I’m taking it all in. This is the first 360º view of my home using Mastcam-Z. This dual, high-definition camera system sits atop my mast and has zoom capability. Inspect tiny details of Jezero Crater with the special interactive viewer at #CountdownToMars

— NASA's Perseverance Mars Rover (@NASAPersevere) February 24, 2021

According to NASA's website, the rover's navigation cameras or Navcams are "a dual-camera system equipped with a zoom function, allowing the cameras to zoom in, focus, and take high-definition video, as well as panoramic color and 3D images of the Martian surface. With this capability, the robotic astrobiologist can provide a detailed examination of both close and distant objects."

The US space agency feels that the cameras will help scientists assess the geologic history and atmospheric conditions of Jezero Crater and will assist in identifying rocks and sediment worthy of a closer look by the rover’s other instruments.

The Perseverance rover is on a mission to search for signs of ancient microbial life on the Red Planet.

The rover's first color images show rocks with holes

Perseverance will spend the next few weeks checking its systems, then it will initiate the first flight of an interplanetary helicopter — that vehicle is stored in the rover's belly. Mission managers expect the rover to start collecting rock samples in the summer.

But already, the first color images from Perseverance's science cameras have scientists buzzing.

"As soon as we got that color image from the surface of Mars, our chats just lit up with the science team saying 'look over here and look over here,'" Stack Morgan said.

Mission managers think that in the image above, the 200-foot cliffs of the ancient river delta are peeking out on the horizon.

The image below shows some very holey rocks. Holes like that often appear in volcanic rocks, created by volcanic gases pushing through the rock. They can also show up in sedimentary rocks (like from the bottom of a lake), since liquid has tunneled through the rock.

"Depending on what the origin of these rocks is, these holes could mean different things. So we're excited to follow up on that and find out really what's going on here," Stack Morgan said.

Nasa explains strange ‘rainbow’ that appeared on picture from Mars Perseverance rover

Nasa have explained an image from the Perseverance rover that appeared to show a rainbow stretching across the red planet’s sky.

The image appeared strangely akin to one that might be taken from Earth: a rainbow rising from the ground and ascending up into the air, contrasted against the harsh yellow of the rest of the image.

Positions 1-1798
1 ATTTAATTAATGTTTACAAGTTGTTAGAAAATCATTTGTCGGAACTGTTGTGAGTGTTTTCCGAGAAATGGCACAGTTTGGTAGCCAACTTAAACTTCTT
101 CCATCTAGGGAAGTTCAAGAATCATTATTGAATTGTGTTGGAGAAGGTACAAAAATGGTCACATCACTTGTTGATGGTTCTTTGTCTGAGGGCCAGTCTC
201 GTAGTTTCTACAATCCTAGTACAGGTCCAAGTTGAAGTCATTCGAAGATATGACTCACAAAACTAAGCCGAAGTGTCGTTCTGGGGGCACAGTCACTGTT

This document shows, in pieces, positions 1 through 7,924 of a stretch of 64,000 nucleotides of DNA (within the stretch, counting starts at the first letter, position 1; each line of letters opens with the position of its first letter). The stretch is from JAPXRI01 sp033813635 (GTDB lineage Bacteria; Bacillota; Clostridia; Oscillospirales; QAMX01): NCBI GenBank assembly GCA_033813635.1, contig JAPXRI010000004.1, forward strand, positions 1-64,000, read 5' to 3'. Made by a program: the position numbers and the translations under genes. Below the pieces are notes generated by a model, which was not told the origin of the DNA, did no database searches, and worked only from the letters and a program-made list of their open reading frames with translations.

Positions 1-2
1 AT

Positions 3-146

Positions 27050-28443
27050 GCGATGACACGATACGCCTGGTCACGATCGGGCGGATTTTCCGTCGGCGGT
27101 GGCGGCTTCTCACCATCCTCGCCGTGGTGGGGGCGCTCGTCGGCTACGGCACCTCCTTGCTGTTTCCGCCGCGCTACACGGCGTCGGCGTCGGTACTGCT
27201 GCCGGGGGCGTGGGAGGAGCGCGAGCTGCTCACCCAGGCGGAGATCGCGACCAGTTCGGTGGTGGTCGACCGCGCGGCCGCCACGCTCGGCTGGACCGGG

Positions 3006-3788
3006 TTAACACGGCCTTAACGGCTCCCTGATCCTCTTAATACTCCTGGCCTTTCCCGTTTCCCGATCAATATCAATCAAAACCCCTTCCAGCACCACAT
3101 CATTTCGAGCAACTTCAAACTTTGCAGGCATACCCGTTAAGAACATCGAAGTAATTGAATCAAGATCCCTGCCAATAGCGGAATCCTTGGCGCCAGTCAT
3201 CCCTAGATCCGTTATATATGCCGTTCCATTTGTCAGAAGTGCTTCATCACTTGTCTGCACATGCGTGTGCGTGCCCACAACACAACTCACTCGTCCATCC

But a real rainbow is impossible on Mars, as the planet does not have the processes that create such a phenomenon on Earth.

Instead, the sight was explained by something much closer to home, at least for the Perseverance rover that took it: a lens flare as the sun hit the rover’s cameras.

The new image is one of many already sent back from Perseverance since it arrived on the planet earlier this year .

“Many have asked: Is that a rainbow on Mars? No,” the space agency said in a post on the official Perseverance Twitter account.

“Rainbows aren’t possible here. Rainbows are created by light reflected off of round water droplets, but there isn’t enough water here to condense, and it’s too cold for liquid water in the atmosphere. This arc is a lens flare.”

It went on to explain that the colours were the result of a flare that came from the cameras that are mounted on the rover, and took the image in the first place.

“I have sunshades on my front Hazcams, which were considered mission-critical (I need them for driving forward & I’m usually driving forward),” the official Twitter account posted. “Sunshades weren’t considered essential on my back Hazcams, so you can see scattered light artifacts in their images.”

The uncanny nature of the Martian surface – which often appears unusually similar to our own world, but at the same time undeniably alien – has led people to see a number of things that aren’t actually there.

People often spot what appear to be things like faces and even coffins on the surface of the red planet, and those sightings are often seized upon by conspiracy theorists who suggest they are proof that Nasa – or somebody else – is hiding the truth of what is happening on Mars. But the unusual artefacts are instead the result of a phenomenon called “pareidolia”, where people see significant objects or patterns in things that don’t actually have them.